Fred MacMurray really stands out in this largely unknown western. MacMurray's character is on the run, but gets tangled up in the deadly affairs of a small town. The love story, which could have been nothing more than a routine plot device, actually works on a very fundamental level. MacMurray is top notch as the film's anti-hero. The rest of the cast is not as good, particularly a wooden Lin McCarthy as the embattled sheriff. Director Paul Wendkos delivers a crisply directed film. A lot of little things which could have been done routinely or sloppily are filmed with gusto and precision. The end-of-the-movie shootout is particularly energetic. Face of a Fugitive is not a great western, but it's very entertaining and should be seen by genre fans.
I really liked this film. Although the twist ending was not exactly unexpected, the story kept me guessing. Beautifully shot with lots of very effective scenery adding to the overall feel. Director Robert Fuest's work is evocative of Hitchcock. The use of French actors and the absence of subtitles is a smart move, giving the viewer a sense of the young girl's confusion and mounting fear. The location filming in France pays off beautifully as the movie had an otherworldly feel to it. Pamela Franklin stars and it quit good. She is asked to tell a lot of story with only her expressions and she does so splendidly. Fuest trusted her performance and it paid off. Solid story, good acting and a firm, polished hand at the directorial helm make this an underrated thriller.
Usually the presence of an Elvis impersonator guarantees a movie is a
piece of crap. "Eddie Presley" is an exception. There are plenty of
rough edges, but the fine moments more than make up for
them. Duane Whitaker is good as Eddie, the broken down, would-be faux king of rock
and roll. Whitaker wrote the play the film is based on and it's obviously a very personal project. His Eddie is memorable. Director Jeff Burr delivers a fine looking movie and as is his usual strength, gets some fine performances out of the supporting cast. The underrated Glu Gulager, Roscoe Lee Brown and Daniel Roebuck are exceptional. "Eddie Presley" has some very funny moments, but the humor is like a lifeboat tossed on a sea of despair and desperation. An independent film with an independent spirit and a big heart.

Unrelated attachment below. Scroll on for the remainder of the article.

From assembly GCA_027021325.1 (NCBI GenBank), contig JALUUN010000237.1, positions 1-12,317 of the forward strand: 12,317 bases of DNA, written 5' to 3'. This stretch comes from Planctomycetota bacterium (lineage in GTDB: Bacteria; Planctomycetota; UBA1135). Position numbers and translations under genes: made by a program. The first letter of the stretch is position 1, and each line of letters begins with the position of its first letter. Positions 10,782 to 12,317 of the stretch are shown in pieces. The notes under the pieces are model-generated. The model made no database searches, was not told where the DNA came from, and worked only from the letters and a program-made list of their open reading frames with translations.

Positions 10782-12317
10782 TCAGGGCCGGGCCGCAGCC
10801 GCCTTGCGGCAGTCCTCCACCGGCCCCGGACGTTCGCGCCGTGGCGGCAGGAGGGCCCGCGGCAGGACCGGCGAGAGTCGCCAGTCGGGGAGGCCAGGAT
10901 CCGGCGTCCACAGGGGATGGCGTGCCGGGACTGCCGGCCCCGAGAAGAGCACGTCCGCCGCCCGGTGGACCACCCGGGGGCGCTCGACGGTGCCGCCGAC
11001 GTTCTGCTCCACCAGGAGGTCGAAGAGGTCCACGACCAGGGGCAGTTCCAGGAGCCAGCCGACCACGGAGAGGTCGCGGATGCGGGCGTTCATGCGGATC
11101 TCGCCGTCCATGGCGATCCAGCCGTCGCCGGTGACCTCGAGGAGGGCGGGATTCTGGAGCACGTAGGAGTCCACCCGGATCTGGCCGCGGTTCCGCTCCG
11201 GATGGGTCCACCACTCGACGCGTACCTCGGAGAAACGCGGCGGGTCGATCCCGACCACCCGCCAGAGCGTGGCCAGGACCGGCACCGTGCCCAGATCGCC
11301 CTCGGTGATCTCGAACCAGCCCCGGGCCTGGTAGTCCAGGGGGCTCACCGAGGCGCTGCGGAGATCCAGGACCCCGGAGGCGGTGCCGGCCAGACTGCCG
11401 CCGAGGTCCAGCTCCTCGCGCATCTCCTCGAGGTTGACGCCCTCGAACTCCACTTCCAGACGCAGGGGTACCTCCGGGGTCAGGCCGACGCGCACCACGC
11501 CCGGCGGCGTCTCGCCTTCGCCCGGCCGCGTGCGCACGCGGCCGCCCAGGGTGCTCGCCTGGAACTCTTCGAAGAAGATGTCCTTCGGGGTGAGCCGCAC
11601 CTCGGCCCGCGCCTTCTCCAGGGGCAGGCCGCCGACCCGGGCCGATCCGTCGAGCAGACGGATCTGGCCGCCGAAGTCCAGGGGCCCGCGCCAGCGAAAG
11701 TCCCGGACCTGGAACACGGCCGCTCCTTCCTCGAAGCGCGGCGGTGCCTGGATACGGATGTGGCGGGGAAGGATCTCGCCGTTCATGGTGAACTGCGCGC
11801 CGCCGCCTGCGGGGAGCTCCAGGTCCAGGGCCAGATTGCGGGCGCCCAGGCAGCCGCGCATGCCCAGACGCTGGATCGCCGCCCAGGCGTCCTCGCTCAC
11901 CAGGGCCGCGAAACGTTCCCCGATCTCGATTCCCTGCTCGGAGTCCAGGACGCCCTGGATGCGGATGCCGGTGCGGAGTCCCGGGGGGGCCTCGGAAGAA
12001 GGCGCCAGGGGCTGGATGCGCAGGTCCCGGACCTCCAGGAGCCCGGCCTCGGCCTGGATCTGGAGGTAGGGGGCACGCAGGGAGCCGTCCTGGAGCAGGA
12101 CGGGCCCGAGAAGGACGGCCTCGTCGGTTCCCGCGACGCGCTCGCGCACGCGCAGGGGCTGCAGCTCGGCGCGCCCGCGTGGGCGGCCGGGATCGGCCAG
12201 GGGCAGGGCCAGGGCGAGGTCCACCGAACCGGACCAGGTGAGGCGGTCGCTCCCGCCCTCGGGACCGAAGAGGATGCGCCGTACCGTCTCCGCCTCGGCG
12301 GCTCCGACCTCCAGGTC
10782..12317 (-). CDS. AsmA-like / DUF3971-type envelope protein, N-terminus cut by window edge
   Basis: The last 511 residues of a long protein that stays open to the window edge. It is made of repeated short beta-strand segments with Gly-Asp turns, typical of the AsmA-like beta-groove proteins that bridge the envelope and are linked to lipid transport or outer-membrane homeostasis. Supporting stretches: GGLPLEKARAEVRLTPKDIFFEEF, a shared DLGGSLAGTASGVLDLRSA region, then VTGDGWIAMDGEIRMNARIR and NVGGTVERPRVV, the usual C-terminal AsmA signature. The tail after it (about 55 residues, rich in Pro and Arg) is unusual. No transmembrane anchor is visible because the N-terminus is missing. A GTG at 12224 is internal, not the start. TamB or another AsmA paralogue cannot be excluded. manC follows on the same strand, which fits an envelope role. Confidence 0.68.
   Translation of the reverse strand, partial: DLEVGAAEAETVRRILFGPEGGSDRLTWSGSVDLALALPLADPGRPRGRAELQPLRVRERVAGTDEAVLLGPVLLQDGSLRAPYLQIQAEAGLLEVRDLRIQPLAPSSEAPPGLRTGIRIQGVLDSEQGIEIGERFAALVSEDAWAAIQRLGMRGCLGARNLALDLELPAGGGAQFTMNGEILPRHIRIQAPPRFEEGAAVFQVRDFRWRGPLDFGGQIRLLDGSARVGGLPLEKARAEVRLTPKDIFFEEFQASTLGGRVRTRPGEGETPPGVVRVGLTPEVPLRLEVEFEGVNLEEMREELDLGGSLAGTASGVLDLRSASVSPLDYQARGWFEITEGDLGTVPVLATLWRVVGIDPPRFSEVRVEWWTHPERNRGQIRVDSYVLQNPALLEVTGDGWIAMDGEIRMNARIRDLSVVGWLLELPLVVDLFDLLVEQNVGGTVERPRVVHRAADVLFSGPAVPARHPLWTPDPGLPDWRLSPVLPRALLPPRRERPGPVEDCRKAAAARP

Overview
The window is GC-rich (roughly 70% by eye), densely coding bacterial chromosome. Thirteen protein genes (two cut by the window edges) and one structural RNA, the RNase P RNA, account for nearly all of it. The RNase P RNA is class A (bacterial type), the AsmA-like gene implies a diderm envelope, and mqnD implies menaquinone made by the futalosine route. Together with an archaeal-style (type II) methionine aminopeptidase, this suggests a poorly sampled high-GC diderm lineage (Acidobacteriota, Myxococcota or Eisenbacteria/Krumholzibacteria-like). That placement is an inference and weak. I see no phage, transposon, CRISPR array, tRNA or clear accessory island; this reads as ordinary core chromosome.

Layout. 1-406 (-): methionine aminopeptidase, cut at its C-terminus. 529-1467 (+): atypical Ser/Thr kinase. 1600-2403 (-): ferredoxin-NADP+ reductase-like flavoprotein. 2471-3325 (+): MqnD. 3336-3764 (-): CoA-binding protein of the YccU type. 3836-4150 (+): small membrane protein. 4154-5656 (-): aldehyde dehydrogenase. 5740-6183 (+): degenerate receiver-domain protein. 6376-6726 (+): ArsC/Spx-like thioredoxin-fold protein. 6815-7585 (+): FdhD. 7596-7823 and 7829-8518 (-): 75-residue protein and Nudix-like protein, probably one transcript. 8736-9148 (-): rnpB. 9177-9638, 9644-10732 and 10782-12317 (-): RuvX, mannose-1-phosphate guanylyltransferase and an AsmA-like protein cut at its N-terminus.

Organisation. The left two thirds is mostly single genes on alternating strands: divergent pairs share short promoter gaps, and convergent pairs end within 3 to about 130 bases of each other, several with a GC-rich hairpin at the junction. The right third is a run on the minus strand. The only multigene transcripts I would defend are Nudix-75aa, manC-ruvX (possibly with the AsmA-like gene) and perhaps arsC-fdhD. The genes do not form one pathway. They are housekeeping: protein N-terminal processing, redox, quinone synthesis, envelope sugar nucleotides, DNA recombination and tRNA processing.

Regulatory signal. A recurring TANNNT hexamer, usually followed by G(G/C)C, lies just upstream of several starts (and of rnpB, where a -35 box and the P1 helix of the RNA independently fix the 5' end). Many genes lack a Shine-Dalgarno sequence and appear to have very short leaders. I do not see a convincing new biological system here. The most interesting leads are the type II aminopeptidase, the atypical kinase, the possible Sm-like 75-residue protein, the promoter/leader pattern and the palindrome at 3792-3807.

Forget all the critics (though much of their criticism is technically on target). Watch this film with an open mind and revel in the sheer audaciousness of it all. Gruesome monsters. Trashy, gorgeous heroines. Square jawed men of action. Let the bizarre ennui envelope you. Enjoy the sheer inanity of the whole thing. I saw this as a teen and was utterly captivated by it and the crude power remains intact. On location shooting (in the Philippines) and cast of unknowns adds enormously. It's a wonderful piece of trash film making -- a classic of the sort.
There are several reasons to dislike this movie. First, the level of
studio interference was considerable. That explains the atrocious
ending grafted on against the director's wishes. The studio was looking
ahead to a sequel more than they were concentrating on making this
picture work. Second, because of the huge success of the first film
(among genre fans) anything which followed was going to draw a lit of
criticism. Do the filmmakers simply mimic the original, or do they
completely break the mold? Usually what you get is a mishmash of both
theories and that's what you have here. That said, "Leatherface" is lot
of fun if you like a balls -out gore fest with some humor and better
production values than the budget warranted. Director Jeff Burr creates
a deliciously-crazed atmosphere while driving the
story home. This is also a very fine looking movie and kudos go to the director of photography, whose name escapes me. The cast is excellent. Mortensen looks like he's having a lot more fun here than in the "Rings": movies and Kate Hodge is very under appreciated. There's a good role for genre veteran Ken Foree too and he delivers the goods. By the way, the chainsaw in this one is a real beaut. "Leatherface" is a very solid B-movie effort.